Two top Federal Reserve officials on Friday suggested the U.S. economy is unlikely to need lower borrowing costs even as it navigates a possibly rocky stretch in the economy.
Chinese lunchtime television on Friday gave ordinary people a basic tip on how to play the currency markets: sell the dollar!
A top Federal Reserve official said it would take sharper than expected slowdown in growth to change the Fed's monetary policy stance in a Dow Jones interview released on Friday, casting doubt on market expectations for more interest rate cuts.
The mortgage crisis could have a "dramatic" impact on the economy by forcing banks and other financial firms to cut lending up to $2 trillion, a Goldman economist said.
U.S. Treasury Secretary Henry Paulson said on Friday Washington was following a strong dollar policy and indicated he expected it to rebound, emphasising the U.S. economy's long-term strength should help the currency.
U.S. industrial production unexpectedly fell in October, logging a 0.5 percent decrease, as output shrank at factories, mines and utilities, a Federal Reserve report on Friday showed.
The Federal Reserve's current policy stance should be just right to help the U.S. economy weather a rough patch in months ahead without triggering inflation, Fed Governor Randall Kroszner said on Friday.
China's surging food prices reflect international price rises and evolving domestic demand, senior agricultural officials said, denying risks of absolute shortages to feed a nation of over 1.3 billion.
Millions of Americans will drive their cars to visit family and friends over the Thanksgiving holiday, even though gasoline is above $3.00 per gallon, travel and leisure group AAA said Thursday.
The dollar rose against the euro but slipped against the yen Thursday as fears about the credit crunch's impact and falling equity markets led investors to pare back on profitable but extended trades.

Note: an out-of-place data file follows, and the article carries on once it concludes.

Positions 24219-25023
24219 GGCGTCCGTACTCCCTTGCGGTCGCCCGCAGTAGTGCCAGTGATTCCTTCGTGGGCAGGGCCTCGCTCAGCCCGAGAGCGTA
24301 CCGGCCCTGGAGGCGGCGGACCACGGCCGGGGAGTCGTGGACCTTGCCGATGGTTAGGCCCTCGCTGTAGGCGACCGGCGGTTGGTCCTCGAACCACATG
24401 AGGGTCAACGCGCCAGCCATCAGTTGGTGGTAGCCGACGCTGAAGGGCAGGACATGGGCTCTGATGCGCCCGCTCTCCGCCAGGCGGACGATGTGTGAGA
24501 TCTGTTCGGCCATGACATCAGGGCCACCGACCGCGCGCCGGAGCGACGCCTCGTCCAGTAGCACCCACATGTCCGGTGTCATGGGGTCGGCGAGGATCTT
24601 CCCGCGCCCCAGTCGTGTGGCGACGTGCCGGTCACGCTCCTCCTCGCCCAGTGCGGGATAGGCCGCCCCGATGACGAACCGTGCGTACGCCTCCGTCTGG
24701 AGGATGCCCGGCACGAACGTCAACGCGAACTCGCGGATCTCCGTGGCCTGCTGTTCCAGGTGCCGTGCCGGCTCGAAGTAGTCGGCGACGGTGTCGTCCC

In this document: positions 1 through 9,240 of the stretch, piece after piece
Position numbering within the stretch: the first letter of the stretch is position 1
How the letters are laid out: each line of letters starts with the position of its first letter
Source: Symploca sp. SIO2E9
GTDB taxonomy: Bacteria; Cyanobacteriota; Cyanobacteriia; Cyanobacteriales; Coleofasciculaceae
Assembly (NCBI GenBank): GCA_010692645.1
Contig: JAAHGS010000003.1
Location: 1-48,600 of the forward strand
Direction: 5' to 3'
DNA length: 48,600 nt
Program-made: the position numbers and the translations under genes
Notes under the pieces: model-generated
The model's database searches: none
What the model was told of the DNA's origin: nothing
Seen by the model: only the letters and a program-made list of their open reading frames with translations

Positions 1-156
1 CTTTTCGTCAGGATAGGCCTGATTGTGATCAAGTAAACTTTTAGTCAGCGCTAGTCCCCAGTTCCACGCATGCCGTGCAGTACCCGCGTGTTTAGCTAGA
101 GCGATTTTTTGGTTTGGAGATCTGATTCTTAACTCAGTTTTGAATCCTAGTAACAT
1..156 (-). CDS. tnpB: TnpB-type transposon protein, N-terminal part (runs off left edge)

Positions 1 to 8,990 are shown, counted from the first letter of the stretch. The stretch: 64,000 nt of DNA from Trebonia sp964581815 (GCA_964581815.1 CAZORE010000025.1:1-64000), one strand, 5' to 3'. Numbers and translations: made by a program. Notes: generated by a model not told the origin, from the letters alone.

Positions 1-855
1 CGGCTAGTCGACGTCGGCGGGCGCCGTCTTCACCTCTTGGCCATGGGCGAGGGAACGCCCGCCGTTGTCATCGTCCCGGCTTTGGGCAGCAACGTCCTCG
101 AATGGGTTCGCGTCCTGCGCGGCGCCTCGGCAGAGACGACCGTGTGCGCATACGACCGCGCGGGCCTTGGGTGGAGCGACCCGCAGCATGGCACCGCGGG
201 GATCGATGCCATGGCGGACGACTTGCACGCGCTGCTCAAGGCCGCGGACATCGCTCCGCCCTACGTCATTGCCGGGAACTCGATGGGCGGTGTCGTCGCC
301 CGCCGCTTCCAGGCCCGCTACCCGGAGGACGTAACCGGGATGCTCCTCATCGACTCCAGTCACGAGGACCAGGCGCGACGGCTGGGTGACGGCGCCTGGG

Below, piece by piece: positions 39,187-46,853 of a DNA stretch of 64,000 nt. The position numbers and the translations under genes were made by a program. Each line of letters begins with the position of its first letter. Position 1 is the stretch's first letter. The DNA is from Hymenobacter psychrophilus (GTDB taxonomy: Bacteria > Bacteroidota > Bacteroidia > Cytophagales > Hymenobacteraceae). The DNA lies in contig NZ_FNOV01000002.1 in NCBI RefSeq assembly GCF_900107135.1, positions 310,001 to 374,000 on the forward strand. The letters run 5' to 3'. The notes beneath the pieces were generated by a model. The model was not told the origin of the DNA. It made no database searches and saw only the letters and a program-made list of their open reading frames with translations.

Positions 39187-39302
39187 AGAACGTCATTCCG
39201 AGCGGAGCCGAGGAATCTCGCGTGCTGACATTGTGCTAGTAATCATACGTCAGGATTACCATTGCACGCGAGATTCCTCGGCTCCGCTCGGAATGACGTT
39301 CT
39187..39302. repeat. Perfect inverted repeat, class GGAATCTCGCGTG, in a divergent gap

US stocks closed an uneasy session lower as investors, uncertain if the worst of the credit crisis is over, refrained from extending Tuesday's huge advance.
U.S. consumer prices rose a brisk 0.3 percent in October, which was in line with expectations and driven by the sharpest rise in energy costs in five months, the government reported on Thursday.
China's industrial production slowed more than expected in October under the weight of government tightening measures, but growth was still by far the strongest of any major economy.
The dollar fell against the euro on Wednesday as continued worries that a struggling U.S. housing sector and lingering credit problems weighed on sentiment and left intact a long-term declining trend.
U.S. retail sales rose a sluggish 0.2 percent in October while an inflation measure grew less than expected, according to government data Wednesday that may give the Federal Reserve more leeway to prop up a slowing economy.
The prepared speech given by Federal Reserve Chairman Ben Bernanke on Federal Reserve communications at the Cato Institute 25th Annual Monetary Conference in Washington, D.C. on November 14, 2007.
Euro zone growth rebounded more strongly than expected in the third quarter thanks to its three biggest economies, data showed, but economists said a looming slowdown would help keep ECB interest rates on hold.
British interest rates will need to fall in the coming months if inflation is to hit the central bank's 2 percent target in two years, the Bank of England signalled on Wednesday.
Federal Reserve Bank of Dallas President Richard Fisher said on Wednesday a decision on interest rates at the central bank's December meeting would depend on coming data, but emphasised that the economic risks were not all on the downside.
Soaring food costs drove up China's inflation in October, reinforcing expectations that the Chinese retail sales jumped 18.1 percent in October from a year earlier, the fastest pace on record, propelled by rising incomes, accelerating inflation and windfall gains from the surging stock market.